Never pass up a chance to sit down or relieve yourself. -old Apache saying

Saturday, September 1, 2018

September Stargazing

Time is flying by! So is the Earth. Keep looking up!

Stargazing Summary
For much of the country, September is a perfect time for some evening skywatching. The nights are longer and cooler but not yet frigid, and there's plenty to look at. The Summer Triangle remains in good view high in the sky, while Scorpius and Sagittarius wheel across the southwest. In the east, Pegasus, Andromeda, and Perseus climb into view after sunset.

More stargazing information

Radio Program Highlights
If you want to start hearing the StarDate program in your area, you can request a station to carry our program by emailing the request to

September 3-9: Blue planets. The giant planet Neptune is putting in its best appearance of the year, and we'll have details. We'll also talk about why Earth is round, and whether its magnetic field is about to flip. Join us for blue planets and more.

September 10-16: Quaking Moon. Quakes large and small rattle the Moon, and we'll tell you why. We'll also explain why Jupiter is the "speediest" planet in the solar system, and more. Join us for the Moon, Jupiter, and much more.

September 17-23: Symbiotes. A pair of stars in Andromeda has an unusually close relationship, and we'll have details. We'll also talk about the first successful trip to the Moon and back, a season with a double identity, and more.

September 24-30: Atoms for peace. A pair of colliding galaxies looks like a diagram of an atom, with electrons orbiting a nucleus. That led to the pair's nickname: the Atoms for Peace galaxies. Join us for this, plus another galactic smash-up and more.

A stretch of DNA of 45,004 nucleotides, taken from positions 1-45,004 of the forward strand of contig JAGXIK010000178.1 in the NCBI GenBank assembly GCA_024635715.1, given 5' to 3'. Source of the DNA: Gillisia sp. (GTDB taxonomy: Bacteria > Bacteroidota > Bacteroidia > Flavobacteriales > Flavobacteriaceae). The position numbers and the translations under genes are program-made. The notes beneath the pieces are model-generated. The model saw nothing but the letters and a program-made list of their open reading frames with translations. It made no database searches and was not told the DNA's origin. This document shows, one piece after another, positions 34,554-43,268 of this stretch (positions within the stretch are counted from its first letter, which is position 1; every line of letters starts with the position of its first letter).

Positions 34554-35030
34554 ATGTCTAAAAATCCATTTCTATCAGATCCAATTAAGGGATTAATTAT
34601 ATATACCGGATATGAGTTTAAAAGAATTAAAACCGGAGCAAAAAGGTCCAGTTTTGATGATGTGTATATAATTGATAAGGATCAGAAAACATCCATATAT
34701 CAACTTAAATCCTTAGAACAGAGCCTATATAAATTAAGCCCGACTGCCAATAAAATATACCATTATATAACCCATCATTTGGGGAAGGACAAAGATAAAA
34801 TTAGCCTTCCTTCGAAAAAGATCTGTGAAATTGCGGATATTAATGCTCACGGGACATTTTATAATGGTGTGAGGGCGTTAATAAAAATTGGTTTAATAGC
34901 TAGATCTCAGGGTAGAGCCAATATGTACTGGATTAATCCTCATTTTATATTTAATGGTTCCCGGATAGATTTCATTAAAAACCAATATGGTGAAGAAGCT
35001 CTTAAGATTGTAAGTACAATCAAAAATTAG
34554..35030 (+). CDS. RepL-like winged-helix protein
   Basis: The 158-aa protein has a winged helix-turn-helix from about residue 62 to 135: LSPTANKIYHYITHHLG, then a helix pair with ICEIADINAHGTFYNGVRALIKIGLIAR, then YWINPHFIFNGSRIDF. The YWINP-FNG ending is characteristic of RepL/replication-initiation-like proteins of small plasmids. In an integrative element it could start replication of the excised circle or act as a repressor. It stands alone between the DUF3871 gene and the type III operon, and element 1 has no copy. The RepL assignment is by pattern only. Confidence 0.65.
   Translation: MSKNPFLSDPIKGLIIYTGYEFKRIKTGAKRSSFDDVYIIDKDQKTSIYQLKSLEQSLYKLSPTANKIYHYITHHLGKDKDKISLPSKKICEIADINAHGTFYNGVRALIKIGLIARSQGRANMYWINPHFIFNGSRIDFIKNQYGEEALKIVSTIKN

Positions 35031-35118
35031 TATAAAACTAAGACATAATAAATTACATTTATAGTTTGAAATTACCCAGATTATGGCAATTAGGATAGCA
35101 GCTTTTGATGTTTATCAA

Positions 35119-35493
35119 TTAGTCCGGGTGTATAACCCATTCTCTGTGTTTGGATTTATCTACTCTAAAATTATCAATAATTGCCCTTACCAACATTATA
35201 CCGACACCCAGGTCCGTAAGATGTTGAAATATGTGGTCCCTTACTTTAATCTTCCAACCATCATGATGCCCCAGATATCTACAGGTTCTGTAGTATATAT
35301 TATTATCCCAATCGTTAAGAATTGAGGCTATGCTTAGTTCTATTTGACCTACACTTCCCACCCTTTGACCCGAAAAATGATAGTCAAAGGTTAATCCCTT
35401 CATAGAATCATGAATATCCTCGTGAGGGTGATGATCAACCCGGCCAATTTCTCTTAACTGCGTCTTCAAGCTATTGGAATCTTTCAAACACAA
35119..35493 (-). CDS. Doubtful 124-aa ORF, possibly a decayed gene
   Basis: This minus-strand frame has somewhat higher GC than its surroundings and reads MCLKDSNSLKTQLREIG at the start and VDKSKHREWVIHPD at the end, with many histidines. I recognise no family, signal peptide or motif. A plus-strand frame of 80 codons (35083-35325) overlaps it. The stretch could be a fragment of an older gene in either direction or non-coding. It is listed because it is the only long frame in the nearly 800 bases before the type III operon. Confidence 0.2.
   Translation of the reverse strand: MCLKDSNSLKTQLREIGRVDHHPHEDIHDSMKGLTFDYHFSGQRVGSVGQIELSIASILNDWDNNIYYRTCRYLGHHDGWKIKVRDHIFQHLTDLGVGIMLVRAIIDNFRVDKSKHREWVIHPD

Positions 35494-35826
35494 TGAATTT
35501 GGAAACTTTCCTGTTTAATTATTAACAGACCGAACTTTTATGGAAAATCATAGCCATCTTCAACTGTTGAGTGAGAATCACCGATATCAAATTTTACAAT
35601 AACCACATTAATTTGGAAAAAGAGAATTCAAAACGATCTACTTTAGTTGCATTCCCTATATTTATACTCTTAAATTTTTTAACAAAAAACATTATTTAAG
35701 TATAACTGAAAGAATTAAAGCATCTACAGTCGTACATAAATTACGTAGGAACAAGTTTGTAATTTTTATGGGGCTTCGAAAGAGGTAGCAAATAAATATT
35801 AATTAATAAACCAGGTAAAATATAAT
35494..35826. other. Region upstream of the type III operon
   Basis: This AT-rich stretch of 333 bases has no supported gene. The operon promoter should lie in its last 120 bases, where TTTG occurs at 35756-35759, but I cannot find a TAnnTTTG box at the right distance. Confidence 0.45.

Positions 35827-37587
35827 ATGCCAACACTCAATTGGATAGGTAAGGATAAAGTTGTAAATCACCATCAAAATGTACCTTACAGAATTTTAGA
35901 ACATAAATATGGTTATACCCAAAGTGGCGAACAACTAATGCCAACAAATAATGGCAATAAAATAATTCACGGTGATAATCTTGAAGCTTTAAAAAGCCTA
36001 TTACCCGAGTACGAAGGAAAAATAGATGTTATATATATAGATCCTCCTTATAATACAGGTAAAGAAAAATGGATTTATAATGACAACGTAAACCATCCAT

Program schedule »

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This Month in StarDate Magazine
In our September/October issue, we'll bring you up to date on the mysterious class of black holes that are heavier than exploded stars but lighter than those in galactic hearts. We'll also introduce you to some amateur astronomers who hunts for lost satellites, sometimes helping space agencies re-establish contact with them.

Subscribe today

Help Keep a Good Thing Going
StarDate radio celebrates its 40th birthday this fall. It's the country's longest-running national science radio program. You can help keep us on the air for many years to come by sponsoring the program for just $295 per day. The sponsorship is open to individuals and businesses. You'll get your name on the air and in the magazine, along with a few other goodies. You can sign up online at, or call 1-800-STARDATE during regular business hours.

New Geodetic Observatory Coming to McDonald Observatory
A new scientific facility is under construction on the grounds of The University of Texas at Austin's McDonald Observatory that will help scientists better understand Earth and could help minimize the effects of geohazards such as earthquakes, volcanic eruptions, sea level changes and landslides.

Read more »

Excavation Begins on GMT Site in Chile
The University of Texas at Austin's McDonald Observatory shares in announcing the start of hard rock excavation for the Giant Magellan Telescope's (GMT's) massive concrete pier and the foundations for the telescope's enclosure on its site at Las Campanas Observatory in Chile. McDonald Observatory is a founding partner of the international collaboration building the GMT, which will be the world's largest telescope when completed in the next decade.

Read more »

About SkyTips
SkyTips is a monthly email newsletter for visitors to McDonald Observatory and StarDate Online. Each issue features stargazing highlights, upcoming StarDate radio program descriptions, and other news. Please feel free to forward this newsletter to your friends and family.

SkyTips is a publication of the University of Texas McDonald Observatory Education and Outreach Office, 2515 Speedway C1402, Austin, TX 78712. Reproduction of SkyTips content is permitted with proper credit given to McDonald Observatory.

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